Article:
How many sailors and maritime professionals would spare some time to read poems? Not many, I suppose. Poetry won’t fill anyone’s pocket any more than viewing Ivan Aivazovsky’s sublime 1874 painting, Brig Mercury in Moonlight (pictured above), would. But it can do something else, something more important. American poet W.H. Auden summed it up in his tribute to a fellow poet, In Memory of W. B. Yeats:
With the farming of a verse
Make a vineyard of the curse,
Sing of human unsuccess
In a rapture of distress;
In the deserts of the heart
Let the healing fountain start,
In the prison of his days
Teach the free man how to praise.
The following poems by four of the world’s beloved poets all speak of sailing in a metaphorical sense. I hope they inspire the readers of Marine Café Blog, especially those who work at sea, to “sing of human unsuccess” and drink from the “healing fountain”.
Sail On, Sail
by Thomas Moore (Irish, 1779–1852)
Sail on, sail on, thou fearless bark —
Where’er blows the welcome wind,
It cannot lead to scenes more dark,
More sad than those we leave behind.
Each wave that passes seems to say,
“Though death beneath our smile may be,
Less cold we are, less false than they,
Whose smiling wreck’d thy hopes and thee.”
Sail on, sail on — through endless space —
Through calm — through tempest — stop no more:
The stormiest sea’s a resting-place
To him who leaves such hearts on shore.
Or — if some desert land we meet,
Where never yet false-hearted men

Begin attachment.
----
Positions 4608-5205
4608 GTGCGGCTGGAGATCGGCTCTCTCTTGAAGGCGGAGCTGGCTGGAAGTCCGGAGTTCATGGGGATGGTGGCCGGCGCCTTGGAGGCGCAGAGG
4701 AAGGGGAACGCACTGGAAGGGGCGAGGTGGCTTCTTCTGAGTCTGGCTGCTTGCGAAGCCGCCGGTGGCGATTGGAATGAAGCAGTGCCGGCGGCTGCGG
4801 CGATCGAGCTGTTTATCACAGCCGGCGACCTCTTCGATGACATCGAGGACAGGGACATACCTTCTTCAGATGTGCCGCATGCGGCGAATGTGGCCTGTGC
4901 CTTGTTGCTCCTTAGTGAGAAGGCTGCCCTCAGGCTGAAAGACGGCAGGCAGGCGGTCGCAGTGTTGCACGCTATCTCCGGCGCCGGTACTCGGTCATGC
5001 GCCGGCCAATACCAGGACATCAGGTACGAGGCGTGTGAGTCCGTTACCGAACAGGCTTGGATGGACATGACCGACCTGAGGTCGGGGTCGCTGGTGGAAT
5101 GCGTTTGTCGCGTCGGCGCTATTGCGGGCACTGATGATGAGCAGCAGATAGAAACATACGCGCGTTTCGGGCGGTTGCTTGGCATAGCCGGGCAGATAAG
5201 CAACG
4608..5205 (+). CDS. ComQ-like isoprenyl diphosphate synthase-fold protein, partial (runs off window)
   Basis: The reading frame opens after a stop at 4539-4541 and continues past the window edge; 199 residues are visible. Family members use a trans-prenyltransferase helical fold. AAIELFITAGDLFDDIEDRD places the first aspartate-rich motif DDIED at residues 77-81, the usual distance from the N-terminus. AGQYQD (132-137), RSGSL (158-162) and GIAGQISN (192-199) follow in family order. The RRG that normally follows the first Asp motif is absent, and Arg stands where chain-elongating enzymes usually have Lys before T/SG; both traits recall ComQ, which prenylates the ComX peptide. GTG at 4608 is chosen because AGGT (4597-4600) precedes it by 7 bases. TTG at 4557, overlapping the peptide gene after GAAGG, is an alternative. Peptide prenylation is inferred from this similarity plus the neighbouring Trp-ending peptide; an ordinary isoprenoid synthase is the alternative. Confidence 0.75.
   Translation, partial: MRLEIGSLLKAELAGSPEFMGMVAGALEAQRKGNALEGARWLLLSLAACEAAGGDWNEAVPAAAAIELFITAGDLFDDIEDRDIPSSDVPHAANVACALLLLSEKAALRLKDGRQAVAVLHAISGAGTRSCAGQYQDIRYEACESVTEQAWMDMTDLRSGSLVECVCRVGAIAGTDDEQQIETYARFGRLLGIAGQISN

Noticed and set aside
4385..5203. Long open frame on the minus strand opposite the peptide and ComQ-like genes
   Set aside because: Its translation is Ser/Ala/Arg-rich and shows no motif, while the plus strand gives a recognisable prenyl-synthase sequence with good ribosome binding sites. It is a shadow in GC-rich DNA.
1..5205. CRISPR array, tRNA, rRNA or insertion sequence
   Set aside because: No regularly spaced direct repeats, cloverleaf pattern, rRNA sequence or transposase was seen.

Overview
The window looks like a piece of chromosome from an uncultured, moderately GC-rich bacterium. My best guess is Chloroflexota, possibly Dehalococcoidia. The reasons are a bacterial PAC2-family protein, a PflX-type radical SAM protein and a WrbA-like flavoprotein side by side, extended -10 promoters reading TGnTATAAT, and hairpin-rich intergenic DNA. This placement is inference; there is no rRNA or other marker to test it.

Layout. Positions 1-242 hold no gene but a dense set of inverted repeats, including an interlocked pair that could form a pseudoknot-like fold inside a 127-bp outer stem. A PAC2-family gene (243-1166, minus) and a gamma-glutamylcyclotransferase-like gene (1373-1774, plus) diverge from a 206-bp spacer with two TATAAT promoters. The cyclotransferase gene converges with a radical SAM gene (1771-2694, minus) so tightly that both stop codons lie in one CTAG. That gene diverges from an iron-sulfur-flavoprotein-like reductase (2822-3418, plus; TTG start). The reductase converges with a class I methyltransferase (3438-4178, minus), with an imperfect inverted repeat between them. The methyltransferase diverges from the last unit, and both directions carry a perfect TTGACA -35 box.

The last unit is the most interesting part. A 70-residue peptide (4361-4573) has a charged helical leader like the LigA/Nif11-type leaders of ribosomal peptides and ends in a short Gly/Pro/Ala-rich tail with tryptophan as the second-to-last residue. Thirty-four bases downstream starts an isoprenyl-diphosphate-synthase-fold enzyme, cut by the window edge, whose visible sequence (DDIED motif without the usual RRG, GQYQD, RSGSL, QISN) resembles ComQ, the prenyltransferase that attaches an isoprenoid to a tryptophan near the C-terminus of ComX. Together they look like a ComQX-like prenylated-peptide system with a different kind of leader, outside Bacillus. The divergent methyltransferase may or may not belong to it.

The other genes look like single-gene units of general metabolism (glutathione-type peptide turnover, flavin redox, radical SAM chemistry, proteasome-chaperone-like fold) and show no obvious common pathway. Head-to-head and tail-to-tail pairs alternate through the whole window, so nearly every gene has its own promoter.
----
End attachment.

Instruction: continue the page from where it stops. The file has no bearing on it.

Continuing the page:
Profaned a world, that else were sweet —
Then rest thee, bark, but not till then.
by Sara Teasdale (American, 1884–1933)
In the pull of the wind I stand, lonely,
On the deck of a ship, rising, falling,
Wild night around me, wild water under me,
Whipped by the storm, screaming and calling.
Earth is hostile and the sea hostile,
Why do I look for a place to rest?
I must fight always and die fighting
With fear an unhealing wound in my breast.
By Rabindranath Tagore (Indian, 1861–1941)
Early in the day it was whispered that we should sail in a boat,
only thou and I, and never a soul in the world would know of this our
pilgrimage to no country and to no end.
In that shoreless ocean,
at thy silently listening smile my songs would swell in melodies,
free as waves, free from all bondage of words.
Is the time not come yet?
Are there works still to do?
Lo, the evening has come down upon the shore
and in the fading light the seabirds come flying to their nests.
Who knows when the chains will be off,
and the boat, like the last glimmer of sunset,
vanish into the night?
By Emily Dickinson (American, 1830 1886)
Exultation is the going
Of an inland soul to sea, —
Past the houses, past the headlands,
Into deep eternity!
Bred as we, among the mountains,
Can the sailor understand
The divine intoxication
Of the first league out from land?